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This week was crunch time for the Missouri Senate, as today (5-10) is the deadline to hand the FY 2014 operating budget plan to the governor. However, the Missouri Senate worked ahead of schedule and the Legislature gave its approval yesterday (5-9) to the 13 core budget bills that make up the budget. The Missouri Senate is dedicated to passing a balanced budget, unlike Congress, which has failed to even pass a budget in more than four years. The budget plan for our state is approximately $25 billion and the 2014 fiscal year will last from July 1, 2013 to June 30, 2014.

An element of the FY 2014 budget plan notes that funding for the Division of Motor Vehicles (a section of the Missouri Department of Revenue) will last for eight months; the Legislature will review the status and policies of DOR once that timeframe is up at the beginning of the 2014 legislative session and determine additional funding at that time. This action is in response to DOR’s new policy of scanning and retaining personal documents and how the executive administration is handling citizens’ private information. The governor reacted to the Legislature’s budget proposal by stating that he would reduce staff and services of the Division of Motor Vehicles beginning July 1. There is no reason for the governor to cause these good people to lose their jobs. All he needs to do is stop the scanning of unnecessary documents and the funding for this division will be restored.

In the upper chamber, lawmakers worked to usher numerous bills past the legislative finish line. My sponsored bill, SB 34, is moving closer to receiving a stamp of approval — the measure was sent to a conference committee in which members of the House and Senate worked to draft a compromise regarding the legislation. Senate Bill 34 would require the Division of Workers’ Compensation to develop and maintain a workers’ compensation claims database. The bill does not give out personal or medical information resulting from a workers’ compensation claim, and is designed to make employers aware of individuals who have abused the workers’ compensation system by filing numerous claims.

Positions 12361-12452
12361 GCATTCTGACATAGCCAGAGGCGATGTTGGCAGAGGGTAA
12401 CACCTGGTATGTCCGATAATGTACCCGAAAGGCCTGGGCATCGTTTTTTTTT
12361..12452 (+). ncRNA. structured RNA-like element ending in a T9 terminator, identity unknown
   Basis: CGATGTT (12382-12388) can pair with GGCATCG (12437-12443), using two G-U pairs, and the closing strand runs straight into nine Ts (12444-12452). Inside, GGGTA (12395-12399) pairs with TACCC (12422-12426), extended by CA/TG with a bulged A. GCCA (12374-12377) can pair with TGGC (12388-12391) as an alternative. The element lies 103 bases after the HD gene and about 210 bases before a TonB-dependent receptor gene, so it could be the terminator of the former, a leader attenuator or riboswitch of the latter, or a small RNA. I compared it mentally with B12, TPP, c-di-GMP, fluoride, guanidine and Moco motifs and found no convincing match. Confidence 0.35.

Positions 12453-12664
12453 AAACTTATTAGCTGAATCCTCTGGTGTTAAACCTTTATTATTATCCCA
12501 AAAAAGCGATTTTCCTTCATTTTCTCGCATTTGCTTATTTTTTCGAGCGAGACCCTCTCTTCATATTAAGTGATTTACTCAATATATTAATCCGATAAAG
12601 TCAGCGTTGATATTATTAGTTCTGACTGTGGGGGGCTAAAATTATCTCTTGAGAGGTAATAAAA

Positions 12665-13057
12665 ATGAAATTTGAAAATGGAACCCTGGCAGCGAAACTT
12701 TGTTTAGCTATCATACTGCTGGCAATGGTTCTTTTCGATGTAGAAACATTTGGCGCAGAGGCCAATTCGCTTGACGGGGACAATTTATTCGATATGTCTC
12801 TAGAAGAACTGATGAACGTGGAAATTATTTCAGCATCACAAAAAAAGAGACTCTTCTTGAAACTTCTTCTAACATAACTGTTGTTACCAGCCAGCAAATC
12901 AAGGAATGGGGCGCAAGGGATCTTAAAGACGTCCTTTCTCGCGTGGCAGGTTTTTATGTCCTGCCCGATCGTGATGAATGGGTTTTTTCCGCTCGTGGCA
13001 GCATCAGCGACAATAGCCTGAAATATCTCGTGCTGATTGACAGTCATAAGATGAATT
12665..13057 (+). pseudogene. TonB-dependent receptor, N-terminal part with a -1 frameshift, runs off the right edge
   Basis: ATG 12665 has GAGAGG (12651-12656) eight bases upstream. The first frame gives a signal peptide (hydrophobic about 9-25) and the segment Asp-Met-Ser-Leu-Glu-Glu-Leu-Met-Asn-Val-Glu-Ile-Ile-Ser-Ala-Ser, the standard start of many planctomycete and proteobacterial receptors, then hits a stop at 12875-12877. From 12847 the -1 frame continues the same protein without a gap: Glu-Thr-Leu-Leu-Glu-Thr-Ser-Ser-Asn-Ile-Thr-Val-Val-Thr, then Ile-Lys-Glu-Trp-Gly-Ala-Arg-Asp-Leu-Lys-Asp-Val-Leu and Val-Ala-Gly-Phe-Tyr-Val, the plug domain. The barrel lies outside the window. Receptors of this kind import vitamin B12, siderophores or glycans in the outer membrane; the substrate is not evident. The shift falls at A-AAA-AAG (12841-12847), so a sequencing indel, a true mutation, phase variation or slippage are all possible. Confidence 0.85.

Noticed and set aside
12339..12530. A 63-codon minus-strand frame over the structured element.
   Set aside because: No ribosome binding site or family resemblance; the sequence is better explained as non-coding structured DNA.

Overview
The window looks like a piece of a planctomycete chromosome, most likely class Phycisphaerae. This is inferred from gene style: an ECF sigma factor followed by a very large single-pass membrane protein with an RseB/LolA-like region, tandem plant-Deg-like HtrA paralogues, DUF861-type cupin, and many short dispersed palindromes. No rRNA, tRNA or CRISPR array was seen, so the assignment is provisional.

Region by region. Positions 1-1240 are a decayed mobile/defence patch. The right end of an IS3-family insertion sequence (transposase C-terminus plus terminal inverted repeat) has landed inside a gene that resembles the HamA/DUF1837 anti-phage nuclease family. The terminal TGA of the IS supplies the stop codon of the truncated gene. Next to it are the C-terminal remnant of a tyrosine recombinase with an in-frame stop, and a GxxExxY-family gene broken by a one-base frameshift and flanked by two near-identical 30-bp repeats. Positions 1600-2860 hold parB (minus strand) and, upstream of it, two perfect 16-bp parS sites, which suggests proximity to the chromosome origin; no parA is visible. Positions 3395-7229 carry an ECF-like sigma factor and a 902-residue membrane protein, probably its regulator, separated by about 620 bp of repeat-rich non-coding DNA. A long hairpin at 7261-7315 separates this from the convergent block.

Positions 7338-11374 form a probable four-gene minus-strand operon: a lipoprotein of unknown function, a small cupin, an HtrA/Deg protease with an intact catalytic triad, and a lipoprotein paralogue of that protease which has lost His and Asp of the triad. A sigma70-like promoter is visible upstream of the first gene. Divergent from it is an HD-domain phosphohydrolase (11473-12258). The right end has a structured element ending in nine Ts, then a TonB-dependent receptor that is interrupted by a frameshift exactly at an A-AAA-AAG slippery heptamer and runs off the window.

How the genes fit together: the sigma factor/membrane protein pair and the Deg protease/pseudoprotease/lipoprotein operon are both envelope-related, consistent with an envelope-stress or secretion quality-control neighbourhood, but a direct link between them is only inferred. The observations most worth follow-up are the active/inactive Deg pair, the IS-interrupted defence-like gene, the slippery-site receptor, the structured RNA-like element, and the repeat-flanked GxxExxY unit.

A measure to receive the Legislature’s stamp of approval, HB 446, would provide consistency regarding certain services for Missourians by establishing that real estate loans can only be governed by state and federal law. Currently, St. Louis County and the City of St. Louis have their own laws regarding foreclosure mediation ordinances and have ignored state laws. This situation has created some turmoil for lenders, as they do not know which laws to follow. Missouri should not be making it more difficult for citizens to obtain loans for their homes. If signed by the governor, the measure would take effect on Aug. 28.

In the upcoming days, the halls of our Capitol will be busy with activity as laws are passed out of the Legislature and the 2013 legislative session comes to a close. If you have any questions about the matters I’ve addressed in this legislative report, please don’t hesitate to contact my Capitol office.

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